- Low Self-Esteem: Individuals with low self-esteem may use shopping to boost their self-worth and gain temporary validation.
2. Neurological Underpinnings of Compulsive Buying Disorder
Recent studies have explored the neurological basis of Compulsive buying disorder. Functional Magnetic Resonance Imaging (fMRI) scans of compulsive shoppers have revealed some possible reasons behind compulsive buying:
- Altered Reward System: Compulsive shoppers exhibit heightened activity in the brain’s reward centers, such as the ventral striatum, when anticipating or making purchases. Researchers believe this part of the brain is responsible for similar behavioral addictions, like gambling. An exaggerated response to shopping stimuli suggests an overactive reward system.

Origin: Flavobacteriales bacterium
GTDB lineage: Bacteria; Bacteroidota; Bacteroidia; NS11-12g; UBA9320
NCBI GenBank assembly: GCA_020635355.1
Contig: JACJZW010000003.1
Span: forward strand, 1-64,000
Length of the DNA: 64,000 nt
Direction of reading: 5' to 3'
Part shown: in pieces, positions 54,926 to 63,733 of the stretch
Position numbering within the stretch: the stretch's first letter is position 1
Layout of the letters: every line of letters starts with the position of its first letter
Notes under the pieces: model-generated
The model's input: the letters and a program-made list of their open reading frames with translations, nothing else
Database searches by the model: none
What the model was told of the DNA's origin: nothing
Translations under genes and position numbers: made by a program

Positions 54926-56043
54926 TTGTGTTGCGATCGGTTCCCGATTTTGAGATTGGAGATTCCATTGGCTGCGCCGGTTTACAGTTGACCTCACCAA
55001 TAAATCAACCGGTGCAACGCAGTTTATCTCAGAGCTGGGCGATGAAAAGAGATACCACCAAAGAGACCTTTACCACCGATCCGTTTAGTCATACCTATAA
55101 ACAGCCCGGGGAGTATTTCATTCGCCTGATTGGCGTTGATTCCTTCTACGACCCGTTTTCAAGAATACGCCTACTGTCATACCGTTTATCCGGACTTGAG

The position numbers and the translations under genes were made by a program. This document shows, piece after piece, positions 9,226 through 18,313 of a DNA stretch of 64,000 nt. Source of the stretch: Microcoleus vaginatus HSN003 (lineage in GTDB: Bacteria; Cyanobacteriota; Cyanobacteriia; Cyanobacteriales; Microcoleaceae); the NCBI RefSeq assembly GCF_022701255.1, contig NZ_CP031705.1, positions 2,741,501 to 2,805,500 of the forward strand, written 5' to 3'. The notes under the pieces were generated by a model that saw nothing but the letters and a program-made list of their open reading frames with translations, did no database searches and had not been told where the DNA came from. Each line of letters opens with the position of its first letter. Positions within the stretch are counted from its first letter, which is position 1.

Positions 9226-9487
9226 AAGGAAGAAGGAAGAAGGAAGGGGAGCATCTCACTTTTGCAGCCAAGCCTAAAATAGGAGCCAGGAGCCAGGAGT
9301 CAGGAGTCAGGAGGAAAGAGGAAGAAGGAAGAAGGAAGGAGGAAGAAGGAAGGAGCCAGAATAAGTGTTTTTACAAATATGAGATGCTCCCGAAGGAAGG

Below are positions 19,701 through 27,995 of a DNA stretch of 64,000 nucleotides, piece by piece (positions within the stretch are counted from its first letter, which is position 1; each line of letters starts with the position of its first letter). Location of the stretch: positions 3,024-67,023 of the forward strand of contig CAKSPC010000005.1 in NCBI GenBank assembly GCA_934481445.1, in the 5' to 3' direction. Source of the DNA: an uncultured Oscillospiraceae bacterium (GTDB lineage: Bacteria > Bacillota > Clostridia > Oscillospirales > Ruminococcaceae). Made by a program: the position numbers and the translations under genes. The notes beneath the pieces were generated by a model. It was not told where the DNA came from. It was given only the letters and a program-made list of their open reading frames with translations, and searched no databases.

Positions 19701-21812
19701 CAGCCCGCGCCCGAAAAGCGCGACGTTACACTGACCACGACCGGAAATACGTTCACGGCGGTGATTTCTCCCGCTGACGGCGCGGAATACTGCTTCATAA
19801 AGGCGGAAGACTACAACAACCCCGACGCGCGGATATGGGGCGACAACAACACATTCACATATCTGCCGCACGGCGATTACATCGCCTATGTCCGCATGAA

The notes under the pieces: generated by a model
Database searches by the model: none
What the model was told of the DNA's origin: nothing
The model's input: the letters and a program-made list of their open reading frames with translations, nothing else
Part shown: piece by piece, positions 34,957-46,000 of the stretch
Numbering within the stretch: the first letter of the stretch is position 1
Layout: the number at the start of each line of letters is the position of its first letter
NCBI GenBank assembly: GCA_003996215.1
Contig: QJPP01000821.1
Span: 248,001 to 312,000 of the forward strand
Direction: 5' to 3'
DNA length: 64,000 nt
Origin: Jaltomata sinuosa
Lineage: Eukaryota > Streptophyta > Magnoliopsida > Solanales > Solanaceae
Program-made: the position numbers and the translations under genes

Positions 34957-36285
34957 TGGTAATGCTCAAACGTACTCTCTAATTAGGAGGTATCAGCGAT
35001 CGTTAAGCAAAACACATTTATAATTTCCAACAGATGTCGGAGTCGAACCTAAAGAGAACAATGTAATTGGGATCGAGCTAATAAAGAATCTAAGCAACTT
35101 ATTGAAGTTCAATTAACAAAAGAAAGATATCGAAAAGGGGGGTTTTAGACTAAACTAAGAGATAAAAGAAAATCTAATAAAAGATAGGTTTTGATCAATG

- Impaired Impulse Control: Brain areas responsible for impulse control, like the prefrontal cortex, may show reduced activity in individuals with compulsive buying disorder. This diminished ability to control impulses contributes to the impulsive buying behaviors seen in this disorder.
- Emotional Regulation: Some studies suggest that compulsive shoppers may have difficulty regulating emotions, leading to an increased reliance on shopping as a coping mechanism.
A fascinating element of the disorder is that a “shopping” personality type doesn’t seem to exist. There are no early life experiences that define individuals who struggle with this condition. However, studies also align compulsive buying disorder with other mental health conditions. Compulsive buying is comorbid with mood disorders, anxiety, eating disorders, obsessive-compulsive disorder, and substance abuse issues, substantiating their similar neurological roots.
3. How to Diagnose Compulsive Buying Disorder